For the third year running, The Economist Intelligence Unit (EIU) has released its Worldwide Educating for the Future Index (WEFFI), commissioned by the Yidan Prize Foundation.
Unveiling up-to-date global education rankings for school systems that best develop student’s future skills, the index grants readers insight into which countries are most focused on future-proofing their youth.
“Education systems urgently need to prepare students for the challenges that await them in work and society,” the report said.
“There is also now broad agreement on the vital role that critical thinking, creativity, communication, entrepreneurship and other future-oriented skills, including digital capabilities, will play in helping students meet those challenges.”
Covering 50 economies around the world across the development spectrum, the index scores economies across three categories: policy environment, teaching environment and socio-economic environment.
The indicators fall into two broad categories:
- Quantitative indicators: Nine of the index’s 20 indicators are based on quantitative data. For example, government expenditure on education per student as a share of GDP per capita.
- Qualitative indicators: 11 of the index’s 20 indicators are qualitative assessments of an education system’s orientation towards future skills.
For the second year running, Finland finds itself at the top of the leaderboard. Sweden has swapped fourth place for second place in 2019 and New Zealand remains at third.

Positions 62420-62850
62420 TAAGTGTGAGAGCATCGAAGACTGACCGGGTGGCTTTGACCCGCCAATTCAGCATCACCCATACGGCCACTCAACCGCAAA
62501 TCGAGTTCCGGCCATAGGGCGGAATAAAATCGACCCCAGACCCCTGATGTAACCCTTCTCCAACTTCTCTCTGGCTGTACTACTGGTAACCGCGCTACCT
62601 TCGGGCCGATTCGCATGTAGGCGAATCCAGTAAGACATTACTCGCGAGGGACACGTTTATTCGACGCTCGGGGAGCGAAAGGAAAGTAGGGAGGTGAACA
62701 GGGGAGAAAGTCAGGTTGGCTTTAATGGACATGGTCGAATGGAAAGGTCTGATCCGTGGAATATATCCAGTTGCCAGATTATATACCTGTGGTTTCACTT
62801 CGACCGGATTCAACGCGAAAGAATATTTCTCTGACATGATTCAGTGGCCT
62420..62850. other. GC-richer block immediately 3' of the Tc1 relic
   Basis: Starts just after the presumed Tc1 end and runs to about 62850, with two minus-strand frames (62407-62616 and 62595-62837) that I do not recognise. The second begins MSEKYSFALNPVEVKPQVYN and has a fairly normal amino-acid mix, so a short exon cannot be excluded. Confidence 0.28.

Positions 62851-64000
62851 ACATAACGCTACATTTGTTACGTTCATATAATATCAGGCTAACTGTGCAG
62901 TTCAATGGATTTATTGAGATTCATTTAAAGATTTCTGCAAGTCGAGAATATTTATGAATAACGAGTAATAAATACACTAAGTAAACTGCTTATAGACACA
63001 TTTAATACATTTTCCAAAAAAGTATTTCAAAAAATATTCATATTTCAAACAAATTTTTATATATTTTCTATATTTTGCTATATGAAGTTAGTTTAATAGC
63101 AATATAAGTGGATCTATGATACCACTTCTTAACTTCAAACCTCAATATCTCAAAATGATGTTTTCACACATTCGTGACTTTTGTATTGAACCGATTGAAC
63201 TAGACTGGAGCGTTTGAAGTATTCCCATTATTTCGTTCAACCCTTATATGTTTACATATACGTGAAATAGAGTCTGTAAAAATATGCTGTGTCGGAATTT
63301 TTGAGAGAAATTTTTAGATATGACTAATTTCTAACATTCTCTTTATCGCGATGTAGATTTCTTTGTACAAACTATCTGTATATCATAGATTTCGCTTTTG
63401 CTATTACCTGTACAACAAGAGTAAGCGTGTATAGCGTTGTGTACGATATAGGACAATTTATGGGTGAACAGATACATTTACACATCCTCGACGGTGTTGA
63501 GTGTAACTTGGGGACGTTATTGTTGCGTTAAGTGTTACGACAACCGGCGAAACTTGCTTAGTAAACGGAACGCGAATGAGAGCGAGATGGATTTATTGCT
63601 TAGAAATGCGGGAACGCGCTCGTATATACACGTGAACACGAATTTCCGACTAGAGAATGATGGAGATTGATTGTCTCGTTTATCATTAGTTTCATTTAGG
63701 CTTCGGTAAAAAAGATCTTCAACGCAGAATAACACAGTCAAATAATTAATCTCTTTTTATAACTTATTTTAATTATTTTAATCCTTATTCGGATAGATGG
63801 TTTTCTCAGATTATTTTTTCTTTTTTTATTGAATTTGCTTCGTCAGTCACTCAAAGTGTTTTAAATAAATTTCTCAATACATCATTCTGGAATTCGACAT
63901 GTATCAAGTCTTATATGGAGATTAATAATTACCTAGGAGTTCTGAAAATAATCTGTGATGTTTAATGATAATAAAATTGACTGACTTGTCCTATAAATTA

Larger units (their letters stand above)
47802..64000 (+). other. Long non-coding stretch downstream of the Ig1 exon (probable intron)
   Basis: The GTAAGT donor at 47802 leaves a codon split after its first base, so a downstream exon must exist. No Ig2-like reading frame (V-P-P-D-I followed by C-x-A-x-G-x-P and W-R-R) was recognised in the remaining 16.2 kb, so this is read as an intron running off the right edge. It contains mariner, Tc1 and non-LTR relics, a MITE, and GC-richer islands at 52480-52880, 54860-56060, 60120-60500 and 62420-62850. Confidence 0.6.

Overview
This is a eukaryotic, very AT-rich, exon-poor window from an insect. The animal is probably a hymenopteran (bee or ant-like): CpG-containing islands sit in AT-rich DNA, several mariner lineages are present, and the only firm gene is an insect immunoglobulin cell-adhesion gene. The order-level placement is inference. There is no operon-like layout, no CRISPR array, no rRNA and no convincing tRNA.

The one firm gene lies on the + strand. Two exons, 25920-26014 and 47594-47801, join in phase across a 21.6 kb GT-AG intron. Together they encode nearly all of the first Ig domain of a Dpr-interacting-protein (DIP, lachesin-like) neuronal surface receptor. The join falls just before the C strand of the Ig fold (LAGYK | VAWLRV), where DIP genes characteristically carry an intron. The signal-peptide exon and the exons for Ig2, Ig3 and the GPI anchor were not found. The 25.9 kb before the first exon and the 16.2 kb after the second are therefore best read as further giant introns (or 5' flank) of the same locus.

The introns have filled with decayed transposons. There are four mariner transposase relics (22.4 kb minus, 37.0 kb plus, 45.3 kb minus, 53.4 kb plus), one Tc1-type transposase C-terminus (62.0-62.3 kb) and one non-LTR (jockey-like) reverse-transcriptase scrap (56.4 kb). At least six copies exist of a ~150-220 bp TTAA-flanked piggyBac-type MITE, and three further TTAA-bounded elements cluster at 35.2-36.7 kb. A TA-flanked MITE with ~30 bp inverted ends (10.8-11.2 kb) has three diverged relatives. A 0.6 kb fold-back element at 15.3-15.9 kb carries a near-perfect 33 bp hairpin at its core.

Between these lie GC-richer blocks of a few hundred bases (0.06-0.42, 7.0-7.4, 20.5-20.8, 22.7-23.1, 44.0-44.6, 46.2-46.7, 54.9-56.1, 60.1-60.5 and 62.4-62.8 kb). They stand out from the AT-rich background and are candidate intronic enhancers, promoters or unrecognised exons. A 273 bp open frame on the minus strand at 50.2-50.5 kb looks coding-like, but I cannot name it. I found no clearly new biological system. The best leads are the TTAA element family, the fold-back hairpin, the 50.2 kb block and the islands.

|Country||Rank (2019)||Rank (2018)|
|Germany||9||7 – joint with Singapore|
|Hong Kong SAR||12||15|
The key findings
“The third edition of the index shows that while more economies have incorporated the future skills agenda into their education policies over the past two years, policy implementation remains weak in many nations,” said report editor Georgia McCafferty.
“The recent rise of nativism and populism in some quarters of the world, along with a rejection of globalisation, makes the need for students develop future-oriented skills like critical thinking and analysis even more urgent in order for them to combat these forces.”
Eight of the top ten economies in 2019 were part of the 2018 group last year. Asian countries – China, India and Indonesia – improved their ranking but US, UK, France and Russia performed worse.
#Finland topped the #WEFFI for the second year. How did your economy perform in its approach to future education in 2019? https://t.co/Hlc7wBo54M (Via @TheYidanPrize) #education pic.twitter.com/Uz1tz674Qi
— The Economist Intelligence Unit (@TheEIU) January 14, 2020
The index included an income-adjusted ranking this year, which saw middle- and low-income
countries – the Philippines, Ghana, Mexico, Vietnam and Indonesia – replace half of the original top ten.
The report posits these developing economies are putting “their more limited resources to good use in advancing a future skills agenda”.
In addition, the report noted: “Future skills are vital to advancing global values. In contrast to the index’s average policy and teaching environment scores, that of the socioeconomic environment category has barely budged from 2018.”
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